I hope that those who would be contributing would take a cue from the last Hon Member who spoke.
Thank you, Mr Speaker, for the opportunity given me to also contribute on this Report. I am also on SSNIT and specifically, looking at page 11, where SSNIT continuously made losses as a result of some of the practices they were having in their institutions. Institutions like the SSNIT Guest house, the Trust Hospital in 2006/2007 were making losses amounting to GH¢357,476.00 and GH¢2,756,000 respectively. Mr Speaker, these are institutions which are not supposed to make losses. But, just look at what happened when they decided that the SSNIT Guest House and the Trust Hospital were registered as limited liability companies in 2011. Immediately, they started making profit. And so, does it mean when institutions are only owned by Government we turn to mismanaged them, and only turn to do the right thing when these institutions are given out for private people to manage? I think this is a practice that as a nation, we need to look at critically. This is because, these are moneys that pensioners get and all of us are contributing to ensure that when we go on retirements we would have benefits from these resources that we have contributed over the period. If these resources are being given to people to manage on our behalf and they turn to manage the resources in this manner, it is something that the nation has to wake up to. I think workers also have to make noise about the way SSNIT handles the resources that you and I contribute. Mr Speaker, I rest my case.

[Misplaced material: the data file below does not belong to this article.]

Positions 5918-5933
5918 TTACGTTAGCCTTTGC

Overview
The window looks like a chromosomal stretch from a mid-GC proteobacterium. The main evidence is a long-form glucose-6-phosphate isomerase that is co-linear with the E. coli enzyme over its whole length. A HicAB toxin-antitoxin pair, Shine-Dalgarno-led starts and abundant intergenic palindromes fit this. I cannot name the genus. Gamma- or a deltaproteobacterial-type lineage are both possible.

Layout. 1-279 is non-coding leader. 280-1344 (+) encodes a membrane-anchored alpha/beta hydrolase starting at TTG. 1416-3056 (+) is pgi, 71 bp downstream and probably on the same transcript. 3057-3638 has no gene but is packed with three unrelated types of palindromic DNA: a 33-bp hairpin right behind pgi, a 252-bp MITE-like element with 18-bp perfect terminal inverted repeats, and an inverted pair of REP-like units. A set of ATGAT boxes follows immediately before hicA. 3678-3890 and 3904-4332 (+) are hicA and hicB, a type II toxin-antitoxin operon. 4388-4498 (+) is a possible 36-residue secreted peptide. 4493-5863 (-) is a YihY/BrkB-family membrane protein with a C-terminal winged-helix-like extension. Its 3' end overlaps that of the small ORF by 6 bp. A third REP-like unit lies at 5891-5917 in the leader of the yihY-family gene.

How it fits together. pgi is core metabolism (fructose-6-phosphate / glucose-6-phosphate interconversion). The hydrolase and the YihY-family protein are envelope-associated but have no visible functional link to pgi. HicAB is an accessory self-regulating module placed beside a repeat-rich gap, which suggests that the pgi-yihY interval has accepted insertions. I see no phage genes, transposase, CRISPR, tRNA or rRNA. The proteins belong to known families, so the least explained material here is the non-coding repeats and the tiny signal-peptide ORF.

Hon Members, I would take one from each side and I would put the Question.
Thank you, Mr Speaker, for the opportunity to contribute to the Motion on the floor. Mr Speaker, I heard that COCOBOD has not been paying any profits into the Consolidated Fund for some years now, and the excuse is that they use this money for cocoa roads. Mr Speaker, it is very unfortunate because, the formula for calculating the net Freight on Board (FOB) is such that certain key budget items are budgeted for and subtracted from the expected gross before they arrive at the net FOB. Examples are cocoa roads, mass spraying,